Diogenes yawns again and shakes his head. “Nothing out of the ordinary here. But then, my head’s not set on straight this morning.” He chuckles and then winces at the pain it costs him. “I tell you what: let me go through my room and if I find any evidence of foul play, inspector, I’ll knock on your door.”

Diebehnkorn smiles mirthlessly, thanks Diogenes and returns to his room. Again, he stares at the mess. He can almost picture Hetty groping around, throwing pillows to the floor and scrambling through his possessions.

“What are you up to, my girl?” he wonders.

*    *    *    *    *

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After lunch, Lucy retreats to the library. The gloomy light from outside barely penetrates the curtained windows, casting a pall across the burnished walls and heavy furniture. She considers the disordered shelves, the stacks of books piled high everywhere, then makes her way to the desk, sinks into the deep comfort of the armchair, and closes her eyes. Her mind conjures up the image of Maida Truebody, the anemic young woman she has hired to cover her hours in the bookstore while Lucy frolics at the castle, cataloguing the Petty’s precious library connection and –

And what? Canoodling with Lord Petty? Lucy gives an involuntary shudder as she remembers his fat, greedy hands groping her bodice. She leans forward and rubs her temples. “Lucille, what the hell are you getting yourself into?”

A small, sudden snap causes her to sit up with a gasp. Someone has entered the room and switched on a lamp. She slowly rises until she can see over the multiple stacks of books on the desktop and the lanky figure of Professor Plum at a shelf in the corner, putting his hands, albeit gently, all over a first edition of Sense and Sensibility.

“May I help you?”

The Professor whirls about with a gasp, holding a hand to his throat with almost ladylike alarm.

“How you startled me!” he says.

“I’m sorry. I was so intent on my work that I didn’t hear you come in.”

“How industrious of you. But – don’t you find it difficult to work in the dark?” Lucy stares at him coldly, then wanders around the room, pulling back the curtains covering the high windows. She returns to the desk and summons a smile for the Professor.

“Better?” Then she sits down, pulls the ledger before her and grabs a book from the stack at her elbow. She cannot for the life of her focus on the work before her, but if she sits quietly at the desk, then maybe –

“Where is Emma?”

She freezes, closes the book she had been notating, and takes a deep breath.

“What’s that? Who is Emma?”  When there is no answer, she stands up again. The Professor is in the same position, gazing at her inquiringly.

“I seem to have come upon a treasure trove of Austen here. Sense and Sensibility, Pride and Prejudice, a truly beautiful set of Mansfield Park here. Everything but Emma.” The Professor smiles almost sheepishly. “I confess she happens to be my favorite.”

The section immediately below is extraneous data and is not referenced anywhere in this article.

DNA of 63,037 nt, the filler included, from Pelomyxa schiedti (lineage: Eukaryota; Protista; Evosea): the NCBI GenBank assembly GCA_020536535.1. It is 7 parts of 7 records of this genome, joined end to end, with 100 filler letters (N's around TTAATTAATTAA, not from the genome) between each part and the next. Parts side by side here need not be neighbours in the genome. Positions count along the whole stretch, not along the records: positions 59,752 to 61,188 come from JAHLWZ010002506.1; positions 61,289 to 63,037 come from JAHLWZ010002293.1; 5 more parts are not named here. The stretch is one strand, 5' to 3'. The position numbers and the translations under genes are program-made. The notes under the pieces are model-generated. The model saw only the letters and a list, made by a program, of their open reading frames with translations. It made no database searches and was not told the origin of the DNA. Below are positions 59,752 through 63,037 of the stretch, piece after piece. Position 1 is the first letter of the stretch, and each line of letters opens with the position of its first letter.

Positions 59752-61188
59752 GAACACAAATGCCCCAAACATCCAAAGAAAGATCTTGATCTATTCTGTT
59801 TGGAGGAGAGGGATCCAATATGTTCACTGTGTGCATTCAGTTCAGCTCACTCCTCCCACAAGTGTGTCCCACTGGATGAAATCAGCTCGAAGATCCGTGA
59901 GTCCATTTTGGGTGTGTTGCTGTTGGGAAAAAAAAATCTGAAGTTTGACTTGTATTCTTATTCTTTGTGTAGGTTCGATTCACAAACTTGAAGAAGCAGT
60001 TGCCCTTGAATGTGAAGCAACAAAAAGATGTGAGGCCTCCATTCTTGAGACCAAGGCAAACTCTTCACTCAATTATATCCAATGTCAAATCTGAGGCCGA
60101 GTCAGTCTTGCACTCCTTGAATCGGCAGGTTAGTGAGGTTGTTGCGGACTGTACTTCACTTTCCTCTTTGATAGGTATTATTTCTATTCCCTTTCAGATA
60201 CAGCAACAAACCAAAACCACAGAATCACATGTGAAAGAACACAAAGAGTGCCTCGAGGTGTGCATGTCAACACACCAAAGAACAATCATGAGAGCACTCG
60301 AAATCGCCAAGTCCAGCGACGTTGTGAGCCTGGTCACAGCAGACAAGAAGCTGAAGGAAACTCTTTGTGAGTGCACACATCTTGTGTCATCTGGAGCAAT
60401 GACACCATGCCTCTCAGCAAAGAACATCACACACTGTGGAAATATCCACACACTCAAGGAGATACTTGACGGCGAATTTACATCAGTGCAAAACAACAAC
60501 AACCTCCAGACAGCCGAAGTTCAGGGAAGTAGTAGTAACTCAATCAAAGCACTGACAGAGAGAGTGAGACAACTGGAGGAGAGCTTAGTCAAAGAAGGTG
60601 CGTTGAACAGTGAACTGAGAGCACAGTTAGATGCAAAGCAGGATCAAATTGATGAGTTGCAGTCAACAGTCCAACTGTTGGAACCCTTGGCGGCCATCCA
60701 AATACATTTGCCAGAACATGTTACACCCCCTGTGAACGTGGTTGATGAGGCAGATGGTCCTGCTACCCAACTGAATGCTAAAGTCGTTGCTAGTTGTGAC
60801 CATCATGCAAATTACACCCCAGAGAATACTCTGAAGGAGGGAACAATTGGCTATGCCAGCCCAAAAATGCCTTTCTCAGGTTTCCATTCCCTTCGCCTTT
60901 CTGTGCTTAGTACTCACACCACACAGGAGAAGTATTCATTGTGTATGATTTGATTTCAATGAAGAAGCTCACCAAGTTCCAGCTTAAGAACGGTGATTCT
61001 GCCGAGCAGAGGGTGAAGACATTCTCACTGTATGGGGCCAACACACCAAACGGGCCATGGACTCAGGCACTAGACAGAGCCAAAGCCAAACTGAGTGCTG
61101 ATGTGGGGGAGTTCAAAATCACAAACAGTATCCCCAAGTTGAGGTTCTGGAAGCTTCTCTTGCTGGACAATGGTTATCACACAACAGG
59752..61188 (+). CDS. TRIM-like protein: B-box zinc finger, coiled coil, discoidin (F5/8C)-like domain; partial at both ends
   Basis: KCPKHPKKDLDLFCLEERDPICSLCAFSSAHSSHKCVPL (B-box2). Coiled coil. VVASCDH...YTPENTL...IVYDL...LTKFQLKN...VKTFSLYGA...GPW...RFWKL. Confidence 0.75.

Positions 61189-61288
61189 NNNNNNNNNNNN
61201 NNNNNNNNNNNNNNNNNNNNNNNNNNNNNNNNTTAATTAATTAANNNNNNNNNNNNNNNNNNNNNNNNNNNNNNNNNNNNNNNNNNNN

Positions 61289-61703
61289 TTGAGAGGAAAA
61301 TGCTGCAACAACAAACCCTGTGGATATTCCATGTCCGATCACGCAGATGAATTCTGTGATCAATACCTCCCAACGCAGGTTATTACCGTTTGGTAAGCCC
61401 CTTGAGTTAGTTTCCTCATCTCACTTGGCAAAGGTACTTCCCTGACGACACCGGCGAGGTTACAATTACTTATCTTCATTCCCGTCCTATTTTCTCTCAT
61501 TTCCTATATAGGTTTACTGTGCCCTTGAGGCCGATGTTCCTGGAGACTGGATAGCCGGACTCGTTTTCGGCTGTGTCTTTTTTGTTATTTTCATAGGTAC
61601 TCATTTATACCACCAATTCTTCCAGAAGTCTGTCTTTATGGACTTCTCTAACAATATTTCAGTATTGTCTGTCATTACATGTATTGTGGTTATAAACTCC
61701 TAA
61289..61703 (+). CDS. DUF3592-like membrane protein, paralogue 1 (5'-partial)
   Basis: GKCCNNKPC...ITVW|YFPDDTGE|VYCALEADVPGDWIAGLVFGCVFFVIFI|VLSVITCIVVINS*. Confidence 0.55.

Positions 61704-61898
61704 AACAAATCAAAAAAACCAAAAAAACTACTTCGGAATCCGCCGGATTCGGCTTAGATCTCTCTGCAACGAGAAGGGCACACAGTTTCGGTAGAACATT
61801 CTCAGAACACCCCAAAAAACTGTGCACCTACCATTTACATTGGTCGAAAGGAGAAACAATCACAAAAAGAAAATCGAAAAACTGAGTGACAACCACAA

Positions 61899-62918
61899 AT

“Mine, too.” Lucy rises and crosses to stand by the Professor’s side. She examines the row of books dispassionately. “How odd. Well, as you can see, everything is still very much in disarray. Give me some time, and I’m sure we can find your favorite around here.”

And with that, she strides back to the desk, hoping he will see this as a dismissive gesture. It isn’t until after she has heard the quiet click of the door that Lucy feels the tension leave her body and she can take a full breath again.

*    *    *    *    *

Professor Plum stands outside the library door, restless but uncertain of where to go. Across the hall, he spies Miss Frink nestled on the settee of the drawing room, her head buried in a book. Is it Emma? No, it’s The Corpse in the Coalbin. As he stands there, trying to determine what his course of action should be, he is arrested by a hissing sound coming from the stairs. He turns to his left and sees the Countess at the top of the landing. As she glides down the stairs, she beckons for him to join her. Her face is flushed, and her hands flutter nervously.

“I wonder – “ She stops and looks around conspiratorially. “I wonder if I could impose upon you for a minute. I – I have to talk to someone.”

“Of course, your ladyship, I am at your service.” He flushes a little as she takes his hand and leads him to a door located behind the stairs. They enter a small, comfortable sitting room, with a cheerful flame in the hearth casting a warm glow upon the walls.

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“I asked Worth to make a fire.” She indicates one of two chairs facing the mantel, and the Professor sits. Instead of joining him in the other, the Countess paces before the fire for several minutes. Finally, she perches lightly in the chair opposite his and regards him frankly.

“If I’m going to make you my confidante, you have to start calling me Sophronia.”

“Oh!” His eyes widen. “Oh – but I couldn’t!”

“Then Sophie. That’s what my brothers called me.”

“Then – then I shall call you Sophronia.” The Professor clears his throat, feeling the warmth exceedingly, whether from the fire or some other feeling he cannot be sure. “And I’m honored to be taken into your – “ She waves his niceties away, sits back in the chair and composes herself.